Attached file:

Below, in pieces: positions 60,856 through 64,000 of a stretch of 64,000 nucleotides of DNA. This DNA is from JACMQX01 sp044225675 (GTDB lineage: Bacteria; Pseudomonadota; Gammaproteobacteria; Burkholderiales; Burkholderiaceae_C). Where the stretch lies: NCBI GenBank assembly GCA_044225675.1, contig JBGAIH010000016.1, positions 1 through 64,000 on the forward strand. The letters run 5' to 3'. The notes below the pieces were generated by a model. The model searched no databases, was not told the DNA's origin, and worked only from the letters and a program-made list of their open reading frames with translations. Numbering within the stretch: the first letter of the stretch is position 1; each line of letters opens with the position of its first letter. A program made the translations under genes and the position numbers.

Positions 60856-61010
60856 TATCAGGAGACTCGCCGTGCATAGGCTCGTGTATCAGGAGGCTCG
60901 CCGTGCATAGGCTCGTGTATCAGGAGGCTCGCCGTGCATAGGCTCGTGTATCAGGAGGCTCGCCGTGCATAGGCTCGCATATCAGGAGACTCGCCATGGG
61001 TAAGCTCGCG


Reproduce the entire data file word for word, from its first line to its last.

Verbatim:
Below, in pieces: positions 60,856 through 64,000 of a stretch of 64,000 nucleotides of DNA. This DNA is from JACMQX01 sp044225675 (GTDB lineage: Bacteria; Pseudomonadota; Gammaproteobacteria; Burkholderiales; Burkholderiaceae_C). Where the stretch lies: NCBI GenBank assembly GCA_044225675.1, contig JBGAIH010000016.1, positions 1 through 64,000 on the forward strand. The letters run 5' to 3'. The notes below the pieces were generated by a model. The model searched no databases, was not told the DNA's origin, and worked only from the letters and a program-made list of their open reading frames with translations. Numbering within the stretch: the first letter of the stretch is position 1; each line of letters opens with the position of its first letter. A program made the translations under genes and the position numbers.

Positions 60856-61010
60856 TATCAGGAGACTCGCCGTGCATAGGCTCGTGTATCAGGAGGCTCG
60901 CCGTGCATAGGCTCGTGTATCAGGAGGCTCGCCGTGCATAGGCTCGTGTATCAGGAGGCTCGCCGTGCATAGGCTCGCATATCAGGAGACTCGCCATGGG
61001 TAAGCTCGCG